Business Law: Abi Adams on why employers should be prepared for wintry weather
- Credit: Archant
THE arctic conditions we experienced a few weeks ago will undoubtedly have resulted in some staff being unable to make the journey into work or having to stay at home because of school closures.
So, if you are an employer, what guidelines can you give employees ahead of any future onslaught of winter weather?
It is important to remember that employees are not automatically entitled to pay if they are unable to attend work because of bad weather. However, employers may have contractual, collective or custom and practice arrangements in place.
A flexible approach to matters such as working hours and location may be effective, if possible. The handling of bad weather and travel disruption can be an opportunity for an employer to enhance staff morale and productivity by the way it is handled.
Even if businesses are damaged by the effects of absent workers they should still ensure that any measures they take are carried out according to proper and fair procedure. This will maintain good, fair and consistent employment relations and help prevent complaints to employment tribunals.
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Putting in place a clear adverse weather policy could, therefore, be a worthwhile investment, covering issues such as:
: : Staff will not be paid if unable to attend work due to adverse weather, or if it is impossible for the employer to operate with insufficient employees;
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: : Employees should be encouraged to make every effort to travel to work, but without putting themselves at undue risk, especially if conditions may deteriorate;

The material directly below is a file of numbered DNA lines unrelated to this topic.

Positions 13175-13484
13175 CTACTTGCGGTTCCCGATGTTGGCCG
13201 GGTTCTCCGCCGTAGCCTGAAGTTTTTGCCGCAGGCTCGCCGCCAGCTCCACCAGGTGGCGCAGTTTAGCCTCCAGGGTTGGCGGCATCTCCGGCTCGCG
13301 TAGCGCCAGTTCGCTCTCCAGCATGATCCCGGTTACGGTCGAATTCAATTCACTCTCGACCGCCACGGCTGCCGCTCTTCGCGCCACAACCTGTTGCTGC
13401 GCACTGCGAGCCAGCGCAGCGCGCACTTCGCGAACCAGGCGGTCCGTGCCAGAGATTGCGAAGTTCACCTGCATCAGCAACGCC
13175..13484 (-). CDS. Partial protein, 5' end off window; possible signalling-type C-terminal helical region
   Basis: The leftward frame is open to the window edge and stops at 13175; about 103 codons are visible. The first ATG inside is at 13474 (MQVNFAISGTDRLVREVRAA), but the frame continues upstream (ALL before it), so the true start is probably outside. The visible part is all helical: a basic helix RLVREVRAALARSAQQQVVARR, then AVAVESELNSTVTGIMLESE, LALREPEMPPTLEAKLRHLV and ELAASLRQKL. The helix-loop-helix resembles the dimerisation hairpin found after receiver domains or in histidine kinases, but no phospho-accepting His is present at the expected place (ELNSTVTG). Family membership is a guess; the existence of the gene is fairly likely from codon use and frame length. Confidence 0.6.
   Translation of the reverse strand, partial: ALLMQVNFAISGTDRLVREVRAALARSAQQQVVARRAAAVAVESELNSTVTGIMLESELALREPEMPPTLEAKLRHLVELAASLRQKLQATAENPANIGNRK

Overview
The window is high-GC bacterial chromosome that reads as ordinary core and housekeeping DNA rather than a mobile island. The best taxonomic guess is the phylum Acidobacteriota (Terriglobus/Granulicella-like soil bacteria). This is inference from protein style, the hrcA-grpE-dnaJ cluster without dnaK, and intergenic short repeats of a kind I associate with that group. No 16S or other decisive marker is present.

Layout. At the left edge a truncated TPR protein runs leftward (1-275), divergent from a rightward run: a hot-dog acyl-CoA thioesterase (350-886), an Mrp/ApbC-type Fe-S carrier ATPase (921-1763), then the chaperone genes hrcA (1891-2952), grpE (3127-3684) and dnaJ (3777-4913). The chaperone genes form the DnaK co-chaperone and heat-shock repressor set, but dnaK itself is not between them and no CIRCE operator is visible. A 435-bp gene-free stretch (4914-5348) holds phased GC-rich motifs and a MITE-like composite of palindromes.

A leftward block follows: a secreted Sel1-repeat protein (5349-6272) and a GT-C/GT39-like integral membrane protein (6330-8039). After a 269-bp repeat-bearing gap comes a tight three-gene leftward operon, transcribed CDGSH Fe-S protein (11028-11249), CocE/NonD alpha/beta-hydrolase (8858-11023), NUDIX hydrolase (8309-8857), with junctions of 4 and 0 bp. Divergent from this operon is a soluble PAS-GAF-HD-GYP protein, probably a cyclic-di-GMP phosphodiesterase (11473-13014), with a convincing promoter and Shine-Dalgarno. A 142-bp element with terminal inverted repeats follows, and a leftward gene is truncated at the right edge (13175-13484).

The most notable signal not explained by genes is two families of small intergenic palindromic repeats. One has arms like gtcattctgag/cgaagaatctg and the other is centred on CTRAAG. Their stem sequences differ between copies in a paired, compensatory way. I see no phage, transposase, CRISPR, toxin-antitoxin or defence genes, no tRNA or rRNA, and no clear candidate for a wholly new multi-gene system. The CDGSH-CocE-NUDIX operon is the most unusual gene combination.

: : Employers should be flexible wherever possible, offering the opportunity to make up time and pay lost through extended operating times or opening hours, but keeping a careful eye on the Working Time regulations;
: :Remote working should be an option for certain roles on affected days;
: : A robust communication strategy should be put in place to enable staff to clarify what to do if they are unsure.
Managing employee absence tactfully and getting stakeholder “buy in” are the best ways to make your bad weather policy works for you.
For individual advice on this or any other employment law matter, please contact our employment team.
This article is for general information purposes only and does not constitute legal or other professional advice. We would advise you to seek professional advice before acting on this information. Ashton KCJ is authorised and regulated by the Solicitors Regulation Authority (Recognised Body number 45826).
: : Abi Adams is a solicitor within the employment team at Ashton KCJ.